Getting a charge in CB will be easy

Rapid charger on the way

by Mark Reaman

Crested Butte is increasing the opportunities to charge electric vehicles and by the end of this summer could be considered a major charging hub for electric vehicles (EV). There are currently two charging stations in town, between the lot by the tennis courts at the Four-way Stop and the public parking lot at First Street and Elk Avenue. Those Level 2 stations take between four and eight hours to recharge an electric car’s battery.

But this summer a new rapid charging station will be coming to Crested Butte and that station could recharge a battery in less than an hour.

Community development director Michael Yerman told the Town Council that a partnership with the Gunnison County Electric Association (GCEA) would facilitate the rapid charger to be located in the public parking lot by the Crested Butte fire station. Such a station could charge an electric vehicle in 30 minutes.

“The Colorado Energy Office has identified Crested Butte as a priority area for an electric vehicle rapid charging station due to our location along a scenic byway,” Yerman informed the council in a memo. “There are limited locations in town with public parking and the necessary electric infrastructure available. GCEA and the town have identified the lot by the fire station as the preferred location.”

GCEA will be submitting a grant application for $30,000 to the Charge Ahead Colorado program. The GCEA would administer the grant, manage the charging station and commit $10,000 to the project.

GCEA chief executive officer Mike McBride said the action makes it easier for people to drive electric vehicles. “GCEA is excited to partner with the town of Crested Butte to provide a fast charge option for EV drivers. We recognize transportation as a critical area of focus in the town of Crested Butte’s Climate Action Plan,” he said. “GCEA members are also increasingly interested in taking action. We believe a robust public charging network makes it easier for both locals and visitors to drive electric vehicles. As GCEA’s power supply becomes more and more renewable, electric vehicles become an increasingly beneficial choice, and GCEA wants to make that viable for its members.

“Most EV charging occurs at home while owners are sleeping, etc.,” McBride continued. “And GCEA’s existing network of eight Level 2 charging stations goes a long way to filling the need for charging away from home. The planned DC fast charger takes it to the next level by charging batteries much faster, approximately six to eight times as fast as GCEA’s existing stations.”

The town will provide the location and commit the balance of the funds necessary for the charging station which is expected to be about $35,000 to $40,000. Those funds will come out of the town’s Climate Action Plan budget. The goal is to install the DC fast charger this summer.

“We want our community to be a beacon for zero tailpipe emissions in both the private and public sector, and we believe the increase in availability of public charging stations, especially rapid charging, will make a significant impact in that effort,” added Crested Butte planner Mel Yemma.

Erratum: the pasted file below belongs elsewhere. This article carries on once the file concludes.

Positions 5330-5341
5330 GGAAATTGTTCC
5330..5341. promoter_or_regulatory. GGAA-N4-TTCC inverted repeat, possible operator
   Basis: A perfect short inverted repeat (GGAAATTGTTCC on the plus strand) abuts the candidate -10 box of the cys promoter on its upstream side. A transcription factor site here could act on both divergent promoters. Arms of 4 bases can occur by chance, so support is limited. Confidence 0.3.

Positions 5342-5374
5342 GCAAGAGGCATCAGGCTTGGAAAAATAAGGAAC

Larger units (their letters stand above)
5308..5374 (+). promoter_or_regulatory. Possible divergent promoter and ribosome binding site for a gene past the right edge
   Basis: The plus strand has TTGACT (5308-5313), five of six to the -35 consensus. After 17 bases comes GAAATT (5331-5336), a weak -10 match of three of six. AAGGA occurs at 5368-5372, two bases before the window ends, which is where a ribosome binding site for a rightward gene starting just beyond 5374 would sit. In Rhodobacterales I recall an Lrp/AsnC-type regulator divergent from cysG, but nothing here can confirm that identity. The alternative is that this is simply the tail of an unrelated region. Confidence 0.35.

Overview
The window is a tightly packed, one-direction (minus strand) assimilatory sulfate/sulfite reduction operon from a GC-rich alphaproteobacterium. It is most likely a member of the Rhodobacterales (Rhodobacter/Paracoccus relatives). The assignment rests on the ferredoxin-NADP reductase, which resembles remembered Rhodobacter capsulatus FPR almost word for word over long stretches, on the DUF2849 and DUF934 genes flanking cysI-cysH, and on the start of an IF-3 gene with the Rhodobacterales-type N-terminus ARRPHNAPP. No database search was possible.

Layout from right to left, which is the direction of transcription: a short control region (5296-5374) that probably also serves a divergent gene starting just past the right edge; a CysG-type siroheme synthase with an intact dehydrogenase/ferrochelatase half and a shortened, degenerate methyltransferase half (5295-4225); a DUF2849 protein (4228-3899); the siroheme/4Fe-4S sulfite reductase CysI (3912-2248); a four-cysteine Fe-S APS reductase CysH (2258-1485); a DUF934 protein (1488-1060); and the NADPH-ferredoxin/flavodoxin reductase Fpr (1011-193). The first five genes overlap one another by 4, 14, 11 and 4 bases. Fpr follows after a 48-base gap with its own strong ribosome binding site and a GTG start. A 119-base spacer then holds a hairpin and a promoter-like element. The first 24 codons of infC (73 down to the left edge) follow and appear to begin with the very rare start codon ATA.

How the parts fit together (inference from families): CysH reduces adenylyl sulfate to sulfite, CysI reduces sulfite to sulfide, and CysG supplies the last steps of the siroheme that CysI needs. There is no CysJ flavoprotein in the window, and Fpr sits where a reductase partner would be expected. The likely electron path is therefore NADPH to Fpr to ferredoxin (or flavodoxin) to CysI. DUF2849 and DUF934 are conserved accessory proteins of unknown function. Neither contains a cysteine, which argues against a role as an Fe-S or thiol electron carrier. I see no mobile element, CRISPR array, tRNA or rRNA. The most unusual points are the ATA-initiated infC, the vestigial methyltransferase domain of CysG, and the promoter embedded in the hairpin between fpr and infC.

She noted that more Level 2 charging stations are slated for installation in the Town this June. Last fall, the town of Crested Butte received funding from Charge Ahead Colorado to install additional charging stations. Two Level 2 stations will be put in at the Town Hall and at the Crested Butte Marshals’ Office this summer. In the town’s five-year capital budget, five marshals’ vehicles and a town employee vehicle are up for replacement. All of these vehicles will be converted to electric and utilize these charging stations. The Marshals’ Office will be replacing one of its vehicles this year; they are currently planning to test a Tesla Model X vehicle later this winter to ensure that it works well within the town’s climate and with the marshals’ technical requirements.

“In keeping with the greening of town, they wanted us to look at electric vehicles for patrol,” explained chief marshal Mike Reily. “We looked at the potential all-electric vehicles and found a few which might meet our size and mobility requirements. Of the SUV models offered, only one, the Tesla X model, was a U.S.-made vehicle. We decided to explore the X as an option and will hopefully get one from Tesla soon to test and evaluate before we make a final decision on the 2020 purchase. Based on our usage patterns we believe the Tesla will be able to perform as a police car but getting our hands on one this winter will tell us whether that is true or not.”

The Town Hall charging station will be available to the public and will be free to use for 2020 and then on the same rate structure as the other two public charging stations. After installing this station, the town will transfer ownership of the station to GCEA.

“The town and GCEA have had a very positive relationship collaborating on installing electric vehicle charging infrastructure. We all agree that with these additional charging stations that Crested Butte is becoming a hub for electric vehicles and that will have sufficient public EV changing stations for the time being,” concluded Yerman.

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